"Our goal is to work cooperatively with the landowners to acquire either permanent or temporary work space for our construction project," she said, declining further comment on whether eminent domain might be used.
Last year Texas Eastern Transmission sued a married couple over access to two tracts of land in German Township, Fayette County, which it needed to cross with a 36-inch pipeline. The company withdrew the case less than three weeks after it was filed with no explanation.
Also in 2010, Texas Eastern Transmission LP sued Jefferson Township, Greene County, landowners because they wouldn't agree to add to an existing pipeline easement to accommodate the construction of an additional line. One of the exhibits in the case was the agreement allowing the original pipeline, for which the prior owners of the property were paid $195 in 1951.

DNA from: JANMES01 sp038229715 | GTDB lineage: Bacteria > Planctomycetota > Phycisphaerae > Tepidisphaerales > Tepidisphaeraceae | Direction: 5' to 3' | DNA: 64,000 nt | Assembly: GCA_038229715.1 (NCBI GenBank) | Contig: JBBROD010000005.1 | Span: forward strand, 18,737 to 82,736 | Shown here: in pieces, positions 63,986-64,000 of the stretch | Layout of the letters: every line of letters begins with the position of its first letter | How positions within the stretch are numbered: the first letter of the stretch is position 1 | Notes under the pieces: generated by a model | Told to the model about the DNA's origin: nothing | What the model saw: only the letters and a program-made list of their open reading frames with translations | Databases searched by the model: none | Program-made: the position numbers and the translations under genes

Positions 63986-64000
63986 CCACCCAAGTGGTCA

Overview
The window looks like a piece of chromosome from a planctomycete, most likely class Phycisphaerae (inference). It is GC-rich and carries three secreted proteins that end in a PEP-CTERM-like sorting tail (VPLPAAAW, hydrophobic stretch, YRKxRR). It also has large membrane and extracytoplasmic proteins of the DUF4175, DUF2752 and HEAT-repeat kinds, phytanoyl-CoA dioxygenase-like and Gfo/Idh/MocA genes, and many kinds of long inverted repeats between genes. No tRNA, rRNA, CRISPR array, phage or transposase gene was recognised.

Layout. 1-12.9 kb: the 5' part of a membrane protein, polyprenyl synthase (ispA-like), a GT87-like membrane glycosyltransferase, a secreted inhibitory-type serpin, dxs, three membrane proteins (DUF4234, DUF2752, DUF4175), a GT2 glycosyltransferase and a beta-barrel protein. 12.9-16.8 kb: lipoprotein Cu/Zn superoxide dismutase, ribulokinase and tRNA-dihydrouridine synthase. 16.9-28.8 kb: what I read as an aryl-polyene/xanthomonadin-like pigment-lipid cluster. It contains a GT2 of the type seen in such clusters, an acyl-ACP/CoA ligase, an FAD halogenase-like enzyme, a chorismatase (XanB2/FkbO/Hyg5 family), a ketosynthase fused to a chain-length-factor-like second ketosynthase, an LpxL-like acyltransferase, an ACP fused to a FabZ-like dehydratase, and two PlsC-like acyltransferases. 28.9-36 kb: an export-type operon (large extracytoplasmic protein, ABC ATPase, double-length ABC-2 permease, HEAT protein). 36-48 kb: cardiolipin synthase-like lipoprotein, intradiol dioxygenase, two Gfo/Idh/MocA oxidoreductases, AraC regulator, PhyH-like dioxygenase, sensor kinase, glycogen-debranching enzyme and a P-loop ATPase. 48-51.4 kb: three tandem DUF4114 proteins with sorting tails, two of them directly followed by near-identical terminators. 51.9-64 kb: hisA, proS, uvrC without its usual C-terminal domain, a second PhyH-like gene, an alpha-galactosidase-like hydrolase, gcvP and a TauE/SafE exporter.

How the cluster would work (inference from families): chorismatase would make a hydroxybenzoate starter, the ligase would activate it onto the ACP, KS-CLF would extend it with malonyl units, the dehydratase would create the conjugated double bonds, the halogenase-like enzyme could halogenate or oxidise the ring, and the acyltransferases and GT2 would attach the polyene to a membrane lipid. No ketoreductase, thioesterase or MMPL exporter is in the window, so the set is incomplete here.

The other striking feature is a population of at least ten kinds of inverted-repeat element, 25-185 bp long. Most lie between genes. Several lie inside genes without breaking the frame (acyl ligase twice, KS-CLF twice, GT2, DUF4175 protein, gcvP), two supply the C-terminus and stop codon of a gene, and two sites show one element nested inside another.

The case was settled in early 2011, according to docket notes.
In 2010, Columbia sued a man over access to his 250-acre property in Richhill, Greene County. The company claimed that it needed to modify the pipeline because of production in the Marcellus Shale area and offered the landowner $39,706.
Columbia later withdrew the lawsuit, but only after Mr. Lucey's attorney made it clear that his reticence wasn't driven by opposition to gas production. "The location of the pipeline as established," the attorney wrote, "will interfere with the location of a Marcellus Gas Well drilling pad" on Mr. Lucey's property.